On Saturday, October 8, Saudi warplanes attacked a funeral home in the Yemeni capital city of Sanaa, killing at least 213 people and wounding 534 others.
The attack targeted the funeral of the father of the Ansarullah Interior Minister Jalal al-Rowaishan. It is unclear if the interior minister was present at the time, though the mayor of Sana’a was present and confirmed killed in the attack. Some reports, still awaiting confirmation, suggest the death toll could exceed even further.
This marks the single largest incident of civilian deaths in the Saudi war, topping a previous incident in which 131 were killed at a wedding. It also adds pressure to the nations supplying Saudi Arabia with arms, in particular the United States and Britain, to scale back arms sales and stop providing Saudis with intelligence in targeting civilian objects.
The problem is, just last month, the US decided to go ahead with a $1.15 billion arms sale to Saudi Arabia, leading human rights groups to decry the US as “indifferent to Yemen’s misery.” Britain, too, is reportedly in talks over a multi-billion-pound arms contract with Saudi Arabia.
True, the White House has announced an “immediate” review of US support for the Saudi-led coalition in wake of the funeral bombing. But that’s all really. Washington, which has been a major arms supplier to Saudi Arabia from day one, will never distance itself from Riyadh, even when it says it is “deeply disturbed” and promising to review its military support for Riyadh so as to better align with US principles, values and interests, including achieving an immediate and durable end to Yemen’s tragic conflict.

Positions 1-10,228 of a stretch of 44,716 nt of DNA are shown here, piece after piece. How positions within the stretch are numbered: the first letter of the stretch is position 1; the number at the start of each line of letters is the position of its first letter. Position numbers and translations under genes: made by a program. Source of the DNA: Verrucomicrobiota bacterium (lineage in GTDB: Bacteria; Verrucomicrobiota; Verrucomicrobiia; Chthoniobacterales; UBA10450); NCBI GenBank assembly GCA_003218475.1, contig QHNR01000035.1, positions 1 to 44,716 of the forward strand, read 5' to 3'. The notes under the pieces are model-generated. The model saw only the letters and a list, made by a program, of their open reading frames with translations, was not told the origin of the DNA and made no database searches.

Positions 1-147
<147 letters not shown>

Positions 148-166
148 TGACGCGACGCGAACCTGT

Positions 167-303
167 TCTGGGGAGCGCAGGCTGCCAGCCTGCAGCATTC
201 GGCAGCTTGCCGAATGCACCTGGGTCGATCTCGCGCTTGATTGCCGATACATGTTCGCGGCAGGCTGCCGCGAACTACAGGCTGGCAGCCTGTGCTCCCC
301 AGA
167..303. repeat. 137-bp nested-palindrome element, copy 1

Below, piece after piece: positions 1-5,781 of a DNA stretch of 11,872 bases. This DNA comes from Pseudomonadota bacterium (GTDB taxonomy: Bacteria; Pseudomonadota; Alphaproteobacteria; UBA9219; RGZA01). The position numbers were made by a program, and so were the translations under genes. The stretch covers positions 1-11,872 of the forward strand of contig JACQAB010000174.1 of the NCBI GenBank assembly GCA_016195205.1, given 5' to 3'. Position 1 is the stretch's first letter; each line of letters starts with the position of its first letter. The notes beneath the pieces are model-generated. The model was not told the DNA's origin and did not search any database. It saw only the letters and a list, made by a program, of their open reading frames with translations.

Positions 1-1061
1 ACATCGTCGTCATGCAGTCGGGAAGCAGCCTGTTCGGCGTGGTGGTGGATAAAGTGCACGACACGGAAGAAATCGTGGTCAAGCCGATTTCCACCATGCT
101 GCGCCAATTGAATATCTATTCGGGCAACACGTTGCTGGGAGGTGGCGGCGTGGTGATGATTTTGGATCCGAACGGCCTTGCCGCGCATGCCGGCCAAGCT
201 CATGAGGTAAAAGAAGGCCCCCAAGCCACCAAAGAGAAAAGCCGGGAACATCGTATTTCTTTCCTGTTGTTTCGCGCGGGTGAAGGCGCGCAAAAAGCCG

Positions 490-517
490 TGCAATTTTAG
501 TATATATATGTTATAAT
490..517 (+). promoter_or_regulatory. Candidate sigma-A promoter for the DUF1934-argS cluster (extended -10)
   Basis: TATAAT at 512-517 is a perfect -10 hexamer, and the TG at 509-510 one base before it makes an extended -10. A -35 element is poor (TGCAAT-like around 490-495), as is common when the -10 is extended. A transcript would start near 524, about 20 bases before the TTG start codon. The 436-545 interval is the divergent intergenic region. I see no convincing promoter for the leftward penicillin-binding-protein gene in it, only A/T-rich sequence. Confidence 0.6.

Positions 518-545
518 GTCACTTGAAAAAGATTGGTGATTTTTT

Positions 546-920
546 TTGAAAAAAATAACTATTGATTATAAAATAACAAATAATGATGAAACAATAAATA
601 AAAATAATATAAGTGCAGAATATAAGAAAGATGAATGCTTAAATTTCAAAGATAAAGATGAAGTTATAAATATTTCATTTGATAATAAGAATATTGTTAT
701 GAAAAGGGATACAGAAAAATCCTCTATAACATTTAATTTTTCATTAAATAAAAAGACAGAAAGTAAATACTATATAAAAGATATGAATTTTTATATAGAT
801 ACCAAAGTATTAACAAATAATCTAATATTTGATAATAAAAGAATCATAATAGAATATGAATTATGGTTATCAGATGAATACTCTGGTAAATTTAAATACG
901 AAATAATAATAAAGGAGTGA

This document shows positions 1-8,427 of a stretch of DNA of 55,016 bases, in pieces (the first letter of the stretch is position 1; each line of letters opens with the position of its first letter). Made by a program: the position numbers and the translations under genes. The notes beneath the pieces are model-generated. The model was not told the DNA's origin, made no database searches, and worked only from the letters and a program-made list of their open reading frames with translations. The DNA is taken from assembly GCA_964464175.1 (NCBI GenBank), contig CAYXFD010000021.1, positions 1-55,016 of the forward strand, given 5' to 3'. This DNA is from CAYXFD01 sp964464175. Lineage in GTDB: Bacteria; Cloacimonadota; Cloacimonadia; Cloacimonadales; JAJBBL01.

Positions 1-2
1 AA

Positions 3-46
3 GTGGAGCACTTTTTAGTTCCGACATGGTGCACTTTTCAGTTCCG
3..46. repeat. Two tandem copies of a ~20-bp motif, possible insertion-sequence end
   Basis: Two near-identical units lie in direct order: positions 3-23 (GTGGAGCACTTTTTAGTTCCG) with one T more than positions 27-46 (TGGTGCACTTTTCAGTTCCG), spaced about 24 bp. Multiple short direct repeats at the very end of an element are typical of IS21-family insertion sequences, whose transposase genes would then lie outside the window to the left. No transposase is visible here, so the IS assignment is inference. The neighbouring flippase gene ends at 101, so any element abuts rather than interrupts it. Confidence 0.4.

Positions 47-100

Notwithstanding appearances, US military cooperation with Saudi Arabia is a blank check and it is precisely here that no one wants to put at risk this mutual benefit society:
The bombing took place less than three weeks after the US Senate greenlighted a $1.15 billion deal selling military equipment to Saudi Arabia. The Senate did so by blocking a bill opposing the controversial sale due to Saudi Arabia’s role in the Yemeni conflict and Riyadh’s human rights record.
As long as the US allows this pattern to continue, Saudi Arabia and its lackeys will continue to take advantage of the situation – taunting, acting out, and getting their way. The US has never launched a single investigation into civilian casualties and Saudi war crimes in a campaign it is part of. It has never put its foot down making the House of Saud’s rogue regional leadership face the international consequences for their destructive behaviour.
On the contrary, Official Washington has helped Riyadh turn Yemen into a failed state and a badlands for terrorists who have spread their killing sprees far and wide. Worse yet, the finest minds of the United Nations have remained silent and guaranteed strategic failure against the ostensible grave threat of Saudi Arabia and it’s Wahhabi proxies.
It is said truth may be stretched, but cannot be broken and always gets above falsehood. In blatant violation of international law, the US not only refuses to tamp down the panic-mongering and cheap political theatre of “Iran threat”, but also continues to supply the Saudis with banned weapons – cluster bombs and phosphorous munitions – with which to flatten Yemeni neighbourhoods, take civilian lives, generate refugees, and strengthen ISIL and Al-Qaeda.
This way the Military-Industrial Complex can make money through arms race, the Wahhabi extremists can destabilise the planet, and the US Army can then send in drones and Special Forces to take out a handful of Al-Qaeda and ISIL operatives and save the world. It is what we call approaching spiritual doom.